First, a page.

Fears of intimacy are very common – but they can lead to a lot of pain and confusion in people’s lives.
If you're facing a fear of intimacy, it’s helpful to understand your particular causes, as well as how symptoms are presenting. Read on for what this fear typically looks like, as well as how you can cope with your anxieties, eventually branching out to overcome this fear in a safe, trusting manner.
The causes for fear of intimacy vary widely – from trauma to fear of rejection
There’s no singular cause for fear of intimacy, which can manifest in different personality types for different reasons.
For example, people who have suffered from a difficult relationship, sexual trauma, or complicated loss may struggle intensely with intimacy fears and with trusting their own gut, as well as another person.
Sometimes, childhood and early family relationships play a role, particularly when there is trauma, neglect, or abuse in a person’s past.
Even with a balanced upbringing, trust issues can exist. When you think about how much goes into healthy relationships – the ability to trust, be open to rejection, be vulnerable, self-soothe, to give and receive, have open communication, assert oneself, make compromises, etc. – it’s understandable why intimacy remains an ongoing challenge for so many people!
Identifying your own personal cause can be a helpful first step in learning to manage it.
Reflecting on your inner thoughts and deep beliefs can help you understand your intimacy challenges
Listening to people’s inner thoughts gives us the best information about what this fear can actually look like.
Consider the following thought patterns:
- “Since this person can’t possibly like me for who I am, I wonder what they want from me?”
- “If my partner knew my real thoughts or feelings, they would hurt, judge or reject me.”
- “I keep rejecting people, and seeing their flaws, but truthfully, I have so many of my own that I keep secret.”
These are some common thoughts that someone with intimacy challenges may face and struggle with, and give us insight into what is driving the fear.
Isolation, overworking, and serial dating are example symptoms of a fear of intimacy
Fear of intimacy manifests differently for everyone, including:
- Isolating oneself and spending too much time alone
- Over-working or over-involved in solitary work
- Serial dating or promiscuous behavior
- Becoming overly pleasing or compliant with a partner
- Entering scripted, superficial or “faux relationships” that allow us to appear normal – while hiding our true selves
If these resonate with you, know that you can overcome the fear.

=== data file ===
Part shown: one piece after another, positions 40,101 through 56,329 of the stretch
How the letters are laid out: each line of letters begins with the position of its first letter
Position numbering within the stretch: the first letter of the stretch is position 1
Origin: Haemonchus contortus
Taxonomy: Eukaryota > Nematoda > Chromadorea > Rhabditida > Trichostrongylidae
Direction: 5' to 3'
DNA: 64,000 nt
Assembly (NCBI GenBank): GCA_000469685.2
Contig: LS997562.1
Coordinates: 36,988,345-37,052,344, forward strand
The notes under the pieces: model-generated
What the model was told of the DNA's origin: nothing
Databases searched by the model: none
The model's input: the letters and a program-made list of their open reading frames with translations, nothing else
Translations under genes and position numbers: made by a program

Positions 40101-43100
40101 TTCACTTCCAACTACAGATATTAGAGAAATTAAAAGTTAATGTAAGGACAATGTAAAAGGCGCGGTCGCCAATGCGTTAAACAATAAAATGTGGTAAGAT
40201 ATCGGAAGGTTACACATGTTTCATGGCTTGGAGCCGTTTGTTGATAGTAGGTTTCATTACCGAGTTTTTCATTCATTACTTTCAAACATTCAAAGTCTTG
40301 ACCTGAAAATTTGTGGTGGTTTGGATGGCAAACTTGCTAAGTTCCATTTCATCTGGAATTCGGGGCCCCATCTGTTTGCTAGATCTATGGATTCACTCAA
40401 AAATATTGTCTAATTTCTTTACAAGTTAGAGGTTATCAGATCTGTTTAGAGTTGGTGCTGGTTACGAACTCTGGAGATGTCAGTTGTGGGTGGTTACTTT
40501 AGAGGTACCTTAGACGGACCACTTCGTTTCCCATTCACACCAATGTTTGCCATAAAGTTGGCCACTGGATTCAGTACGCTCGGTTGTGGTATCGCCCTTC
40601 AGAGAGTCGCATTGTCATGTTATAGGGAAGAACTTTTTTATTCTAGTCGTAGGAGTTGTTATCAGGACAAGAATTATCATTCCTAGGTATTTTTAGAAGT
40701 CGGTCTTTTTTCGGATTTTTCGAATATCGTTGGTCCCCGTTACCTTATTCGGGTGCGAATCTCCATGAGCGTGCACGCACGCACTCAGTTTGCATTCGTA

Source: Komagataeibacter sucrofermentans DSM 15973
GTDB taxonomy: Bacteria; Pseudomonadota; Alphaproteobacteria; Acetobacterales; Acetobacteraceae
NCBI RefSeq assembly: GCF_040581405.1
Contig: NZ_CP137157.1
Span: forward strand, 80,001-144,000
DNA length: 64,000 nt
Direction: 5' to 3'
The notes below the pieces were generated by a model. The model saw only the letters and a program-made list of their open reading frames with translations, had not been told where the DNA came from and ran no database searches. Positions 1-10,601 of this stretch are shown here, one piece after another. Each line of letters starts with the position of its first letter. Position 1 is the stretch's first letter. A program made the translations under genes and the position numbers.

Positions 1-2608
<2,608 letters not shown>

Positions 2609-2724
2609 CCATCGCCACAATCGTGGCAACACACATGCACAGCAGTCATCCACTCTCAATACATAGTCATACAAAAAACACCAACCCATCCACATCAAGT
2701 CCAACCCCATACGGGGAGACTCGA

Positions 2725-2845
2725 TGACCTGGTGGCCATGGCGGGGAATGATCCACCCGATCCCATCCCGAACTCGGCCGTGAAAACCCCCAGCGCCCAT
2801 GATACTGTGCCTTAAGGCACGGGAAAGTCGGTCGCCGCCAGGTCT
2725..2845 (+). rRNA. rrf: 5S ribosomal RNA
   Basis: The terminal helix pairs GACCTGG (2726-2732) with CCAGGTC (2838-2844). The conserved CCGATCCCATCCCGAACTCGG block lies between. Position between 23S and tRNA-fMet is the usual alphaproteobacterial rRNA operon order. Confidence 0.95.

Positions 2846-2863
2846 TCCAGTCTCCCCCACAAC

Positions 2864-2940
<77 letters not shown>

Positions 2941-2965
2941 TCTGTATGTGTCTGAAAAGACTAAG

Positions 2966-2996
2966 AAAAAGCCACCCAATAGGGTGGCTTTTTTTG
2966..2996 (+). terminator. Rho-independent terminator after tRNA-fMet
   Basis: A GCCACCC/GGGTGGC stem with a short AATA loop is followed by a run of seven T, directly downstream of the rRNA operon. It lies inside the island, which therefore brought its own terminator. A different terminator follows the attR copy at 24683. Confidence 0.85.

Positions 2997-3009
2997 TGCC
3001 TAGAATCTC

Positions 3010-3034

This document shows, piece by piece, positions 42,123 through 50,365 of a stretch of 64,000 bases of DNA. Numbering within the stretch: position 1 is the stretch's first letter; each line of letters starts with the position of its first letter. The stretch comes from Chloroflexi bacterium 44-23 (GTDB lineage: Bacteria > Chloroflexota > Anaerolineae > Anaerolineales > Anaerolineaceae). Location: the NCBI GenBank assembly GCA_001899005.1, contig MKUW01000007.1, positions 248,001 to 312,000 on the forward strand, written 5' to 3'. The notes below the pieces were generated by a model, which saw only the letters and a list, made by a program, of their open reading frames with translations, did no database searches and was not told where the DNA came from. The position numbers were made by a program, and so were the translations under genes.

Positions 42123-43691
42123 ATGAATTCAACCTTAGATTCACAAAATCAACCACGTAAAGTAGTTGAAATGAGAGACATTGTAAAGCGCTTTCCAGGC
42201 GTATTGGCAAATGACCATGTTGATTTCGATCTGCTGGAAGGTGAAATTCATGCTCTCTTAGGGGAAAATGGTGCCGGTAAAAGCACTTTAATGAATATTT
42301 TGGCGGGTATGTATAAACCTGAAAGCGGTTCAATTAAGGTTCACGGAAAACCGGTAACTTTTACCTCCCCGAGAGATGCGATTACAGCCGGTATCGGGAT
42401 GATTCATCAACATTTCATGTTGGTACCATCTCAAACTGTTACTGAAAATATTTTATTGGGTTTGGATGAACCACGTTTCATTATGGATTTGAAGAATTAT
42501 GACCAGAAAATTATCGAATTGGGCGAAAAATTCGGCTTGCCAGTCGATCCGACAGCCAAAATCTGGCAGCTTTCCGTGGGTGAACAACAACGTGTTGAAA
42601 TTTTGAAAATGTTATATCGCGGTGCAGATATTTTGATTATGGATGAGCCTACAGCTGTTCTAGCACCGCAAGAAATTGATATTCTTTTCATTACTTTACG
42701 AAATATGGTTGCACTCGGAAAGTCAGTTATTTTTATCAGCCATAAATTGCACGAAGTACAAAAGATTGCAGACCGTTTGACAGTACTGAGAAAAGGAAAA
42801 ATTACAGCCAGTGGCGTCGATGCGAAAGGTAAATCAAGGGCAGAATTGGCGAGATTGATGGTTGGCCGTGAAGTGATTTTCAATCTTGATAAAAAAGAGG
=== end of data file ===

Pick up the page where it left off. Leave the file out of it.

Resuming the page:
Friends, family, and your support system can help you overcome your fear
Dating and relationships are hard and can be really difficult if we are on our own, while also carrying around whatever hang-ups or fears that we might have. Often, there is nothing more therapeutic than having good close friends and a great support team!
If our fears are related to a more recent experience, our friends and support team can really help validate our experience, and release any pent up emotion.
If it is more connected to a long term self-worth issue, we can take the time to reflect on ourselves and make positive changes. Seeing a therapist can greatly accelerate and enhance that process.
Therapy can help you get to the root of your concern, and eventually learn to cope
Therapy is invaluable for those who are struggling with these fears, especially when these fears are ingrained. Working with a specialist can help you find better ways of managing these fears and also help you get to the root of the problem, so that you feel more relaxed and confident in being yourself.
If you have already tried therapy for the problem you are experiencing, and it has not worked, you shouldn’t blame yourself. The therapist may not have been right for you; the timing may have been off; and sometimes, it just takes a few tries to land the right time and fit.
To find a therapist for fear of intimacy, prioritize your own comfort and ability to open up
The healthy relationship that develops between you and your therapist can be a major catalyst for growth and intimacy within other relationships, so it’s important that you find the right match.
Here’s what to look for:
- Seek out a therapist who specializes in dating and relationships. They should understand some of the current trends in how people meet (including online trends), and should be comfortable talking about sexuality and romance. Bringing up your concerns and daily encounters shouldn’t feel shameful.
- Look for a therapist who is a warm, empathic professional, but who is also “comfortable in their own skin.” It’s important for therapists to be human and to be able to share in their client’s joys, sadness and successes. If they are too “clinical,” distant, or over-involved, you might want to try someone else.
- Even if you don’t want to dwell on talking about your childhood, find a therapist who values and understands the connections between events and relationship in childhood, and one’s current fears. A therapist who specializes in this can usually help in a more accelerated and lasting way.
- If you have specific life experiences or choices that you know may be hard for some people to hear or speak about, don’t assume that every therapist is equipped to deal with that and to listen non-judgmentally. Be upfront about your concerns and what you are looking for.
Fears of intimacy can manifest in different ways, and for very different reasons. But when they aren’t addressed, the results are universally detrimental – and can lead to feelings of loneliness and emptiness, and poor relationships.